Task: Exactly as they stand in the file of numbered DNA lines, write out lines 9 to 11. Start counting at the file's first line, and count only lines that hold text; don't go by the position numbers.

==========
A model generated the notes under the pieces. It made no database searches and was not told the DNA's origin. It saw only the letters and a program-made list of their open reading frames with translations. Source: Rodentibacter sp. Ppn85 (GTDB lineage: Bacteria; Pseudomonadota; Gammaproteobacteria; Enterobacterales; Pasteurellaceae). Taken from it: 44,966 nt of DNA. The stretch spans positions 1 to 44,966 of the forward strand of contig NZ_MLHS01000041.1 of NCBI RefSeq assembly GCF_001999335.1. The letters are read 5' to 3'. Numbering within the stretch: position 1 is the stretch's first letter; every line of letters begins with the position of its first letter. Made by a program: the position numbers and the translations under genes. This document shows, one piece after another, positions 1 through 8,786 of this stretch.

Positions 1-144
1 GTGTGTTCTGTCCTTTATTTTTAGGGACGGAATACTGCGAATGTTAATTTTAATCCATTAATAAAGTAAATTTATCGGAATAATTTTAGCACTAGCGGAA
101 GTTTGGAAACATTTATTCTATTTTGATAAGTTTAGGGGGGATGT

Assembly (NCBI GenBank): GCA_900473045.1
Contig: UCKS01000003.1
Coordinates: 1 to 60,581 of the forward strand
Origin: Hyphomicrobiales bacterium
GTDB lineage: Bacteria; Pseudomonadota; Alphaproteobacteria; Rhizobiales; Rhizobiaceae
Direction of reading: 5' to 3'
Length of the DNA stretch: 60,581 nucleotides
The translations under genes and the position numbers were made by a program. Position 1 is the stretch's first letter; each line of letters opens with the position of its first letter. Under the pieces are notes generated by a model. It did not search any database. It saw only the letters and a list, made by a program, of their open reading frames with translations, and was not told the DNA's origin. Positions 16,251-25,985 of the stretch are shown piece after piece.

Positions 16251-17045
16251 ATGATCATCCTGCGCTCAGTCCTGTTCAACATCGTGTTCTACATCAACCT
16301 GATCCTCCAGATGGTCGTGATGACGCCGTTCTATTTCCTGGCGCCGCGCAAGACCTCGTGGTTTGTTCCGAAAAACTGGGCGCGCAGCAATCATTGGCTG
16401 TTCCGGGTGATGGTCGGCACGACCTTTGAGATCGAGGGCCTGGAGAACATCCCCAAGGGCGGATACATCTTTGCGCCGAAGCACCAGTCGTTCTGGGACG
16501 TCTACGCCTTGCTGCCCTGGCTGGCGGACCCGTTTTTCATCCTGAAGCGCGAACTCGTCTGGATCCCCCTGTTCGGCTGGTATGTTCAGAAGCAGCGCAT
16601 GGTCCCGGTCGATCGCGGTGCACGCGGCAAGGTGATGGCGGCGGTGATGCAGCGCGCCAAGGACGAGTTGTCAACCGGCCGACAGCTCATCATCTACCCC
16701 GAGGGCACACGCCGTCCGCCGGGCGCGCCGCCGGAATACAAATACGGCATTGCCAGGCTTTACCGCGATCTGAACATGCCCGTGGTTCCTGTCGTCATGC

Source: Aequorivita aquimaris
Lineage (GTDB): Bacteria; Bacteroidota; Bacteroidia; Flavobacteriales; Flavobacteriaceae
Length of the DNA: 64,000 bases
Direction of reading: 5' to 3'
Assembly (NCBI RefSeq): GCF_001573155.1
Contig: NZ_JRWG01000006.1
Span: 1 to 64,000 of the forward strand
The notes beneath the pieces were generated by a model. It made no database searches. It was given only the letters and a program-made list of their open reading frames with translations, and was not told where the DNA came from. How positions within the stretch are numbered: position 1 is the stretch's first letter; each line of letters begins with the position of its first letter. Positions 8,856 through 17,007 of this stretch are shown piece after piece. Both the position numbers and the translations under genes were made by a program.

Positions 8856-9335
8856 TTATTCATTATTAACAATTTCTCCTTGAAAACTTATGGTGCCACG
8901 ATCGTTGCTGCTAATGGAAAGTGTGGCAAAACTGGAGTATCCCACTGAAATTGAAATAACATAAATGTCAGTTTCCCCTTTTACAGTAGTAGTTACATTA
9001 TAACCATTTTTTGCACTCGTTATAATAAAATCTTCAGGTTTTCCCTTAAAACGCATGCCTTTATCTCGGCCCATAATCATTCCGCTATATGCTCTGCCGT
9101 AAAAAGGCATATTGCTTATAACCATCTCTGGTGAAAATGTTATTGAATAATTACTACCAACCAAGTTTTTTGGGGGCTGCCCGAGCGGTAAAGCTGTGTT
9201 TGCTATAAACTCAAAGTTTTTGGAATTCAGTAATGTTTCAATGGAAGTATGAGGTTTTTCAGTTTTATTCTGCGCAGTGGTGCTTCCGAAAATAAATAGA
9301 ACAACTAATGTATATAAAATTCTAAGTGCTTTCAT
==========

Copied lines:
GTDB lineage: Bacteria; Pseudomonadota; Alphaproteobacteria; Rhizobiales; Rhizobiaceae
Direction of reading: 5' to 3'
Length of the DNA stretch: 60,581 nucleotides